from Deaf Republic: 1
Such is the story made of stubbornness and a little air,
a story sung by those who danced before the Lord in quiet.
Who whirled and leapt. Giving voice to consonants that rise
with no protection but each other’s ears.
We are on our bellies in this silence, Lord.
Let us wash our faces in the wind and forget the strict shapes of affection.
Let the pregnant woman hold something of clay in her hand.
For the secret of patience is his wife’s patience
Let her man kneel on the roof, clearing his throat,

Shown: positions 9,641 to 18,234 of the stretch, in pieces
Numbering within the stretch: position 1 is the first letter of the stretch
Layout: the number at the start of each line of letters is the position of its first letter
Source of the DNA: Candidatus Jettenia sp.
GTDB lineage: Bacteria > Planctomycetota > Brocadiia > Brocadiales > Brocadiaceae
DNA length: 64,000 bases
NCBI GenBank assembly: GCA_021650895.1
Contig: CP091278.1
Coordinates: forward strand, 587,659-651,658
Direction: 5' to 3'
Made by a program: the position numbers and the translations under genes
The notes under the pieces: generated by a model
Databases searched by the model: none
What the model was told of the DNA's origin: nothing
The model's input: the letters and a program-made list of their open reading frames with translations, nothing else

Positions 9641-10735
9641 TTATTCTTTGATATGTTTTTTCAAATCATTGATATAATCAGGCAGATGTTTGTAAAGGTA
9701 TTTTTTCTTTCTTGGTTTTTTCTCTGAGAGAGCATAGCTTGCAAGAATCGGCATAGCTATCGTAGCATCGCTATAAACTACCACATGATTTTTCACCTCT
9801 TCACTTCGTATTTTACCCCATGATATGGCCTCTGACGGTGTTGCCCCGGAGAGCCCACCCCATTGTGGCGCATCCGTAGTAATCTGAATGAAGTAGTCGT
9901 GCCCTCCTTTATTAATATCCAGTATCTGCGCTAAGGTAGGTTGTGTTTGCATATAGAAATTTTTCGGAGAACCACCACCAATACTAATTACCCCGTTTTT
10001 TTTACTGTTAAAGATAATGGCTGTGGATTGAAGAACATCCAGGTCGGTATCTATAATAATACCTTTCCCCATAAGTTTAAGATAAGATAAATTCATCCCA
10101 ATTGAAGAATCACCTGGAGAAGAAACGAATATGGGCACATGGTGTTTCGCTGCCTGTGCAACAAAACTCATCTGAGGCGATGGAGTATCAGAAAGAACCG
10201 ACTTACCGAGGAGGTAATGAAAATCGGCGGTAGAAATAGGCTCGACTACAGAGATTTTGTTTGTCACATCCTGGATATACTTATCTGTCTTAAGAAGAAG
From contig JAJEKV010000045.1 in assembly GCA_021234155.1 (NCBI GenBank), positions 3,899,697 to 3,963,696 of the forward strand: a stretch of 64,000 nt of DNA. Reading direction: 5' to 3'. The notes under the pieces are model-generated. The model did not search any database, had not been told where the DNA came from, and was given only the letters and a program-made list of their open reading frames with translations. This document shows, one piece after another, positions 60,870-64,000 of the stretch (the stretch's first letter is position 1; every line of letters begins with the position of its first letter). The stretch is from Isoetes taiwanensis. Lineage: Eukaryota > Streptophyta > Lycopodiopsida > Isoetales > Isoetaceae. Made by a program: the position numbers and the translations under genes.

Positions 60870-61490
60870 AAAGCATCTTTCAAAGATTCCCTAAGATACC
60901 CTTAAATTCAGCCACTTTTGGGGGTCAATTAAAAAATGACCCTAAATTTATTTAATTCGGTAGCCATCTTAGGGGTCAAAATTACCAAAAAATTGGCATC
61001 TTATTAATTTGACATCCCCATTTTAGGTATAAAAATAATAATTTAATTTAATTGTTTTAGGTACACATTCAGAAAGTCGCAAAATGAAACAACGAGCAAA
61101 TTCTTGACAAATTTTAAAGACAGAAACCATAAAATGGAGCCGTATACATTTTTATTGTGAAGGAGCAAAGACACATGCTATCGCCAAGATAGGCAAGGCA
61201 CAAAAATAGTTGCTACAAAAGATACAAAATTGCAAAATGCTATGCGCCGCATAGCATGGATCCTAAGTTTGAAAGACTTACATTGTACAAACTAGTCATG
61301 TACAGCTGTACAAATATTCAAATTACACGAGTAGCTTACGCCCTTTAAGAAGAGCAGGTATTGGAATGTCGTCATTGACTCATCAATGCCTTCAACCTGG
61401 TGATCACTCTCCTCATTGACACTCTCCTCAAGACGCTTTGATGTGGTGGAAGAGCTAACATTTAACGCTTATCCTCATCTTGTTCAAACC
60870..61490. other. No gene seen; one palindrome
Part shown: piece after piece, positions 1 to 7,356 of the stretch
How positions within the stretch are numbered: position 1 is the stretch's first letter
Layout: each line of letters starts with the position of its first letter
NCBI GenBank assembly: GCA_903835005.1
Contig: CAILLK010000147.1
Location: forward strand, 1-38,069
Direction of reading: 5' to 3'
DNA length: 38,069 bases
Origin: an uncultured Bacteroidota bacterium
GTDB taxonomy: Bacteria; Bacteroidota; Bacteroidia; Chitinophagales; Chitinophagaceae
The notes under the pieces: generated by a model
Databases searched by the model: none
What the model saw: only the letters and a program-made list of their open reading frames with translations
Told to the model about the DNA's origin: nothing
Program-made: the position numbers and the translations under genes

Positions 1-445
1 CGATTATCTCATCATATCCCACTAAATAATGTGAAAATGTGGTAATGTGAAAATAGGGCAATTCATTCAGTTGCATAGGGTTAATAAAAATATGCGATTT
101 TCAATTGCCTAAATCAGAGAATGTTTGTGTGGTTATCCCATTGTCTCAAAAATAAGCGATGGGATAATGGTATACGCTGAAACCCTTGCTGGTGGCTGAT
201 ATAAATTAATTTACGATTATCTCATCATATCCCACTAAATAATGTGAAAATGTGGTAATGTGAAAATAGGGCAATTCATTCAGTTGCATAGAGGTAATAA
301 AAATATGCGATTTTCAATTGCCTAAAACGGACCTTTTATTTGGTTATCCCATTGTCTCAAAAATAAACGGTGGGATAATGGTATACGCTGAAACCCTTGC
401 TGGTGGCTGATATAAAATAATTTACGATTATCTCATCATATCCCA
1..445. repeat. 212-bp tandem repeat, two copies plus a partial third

he who loved roofs, tonight and tonight, making love to her and her forgetting,
a man with a fast heartbeat, a woman dancing with a broom, uneven breath.
Let them borrow the light from the blind.
Let them kiss your forehead, approached from every angle.
What is silence? Something of the sky in us.
There will be evidence, there will be evidence.
Let them speak of air and its necessities. Whatever they will open, will open.
These poems are from the unfinished manuscript Deaf Republic. This story of a pregnant woman and her husband living during an epidemic of deafness and civil unrest was found beneath the floorboards in a house in Eastern Europe. Several versions of the manuscript exist.—IK
Source: Poetry (May 2009)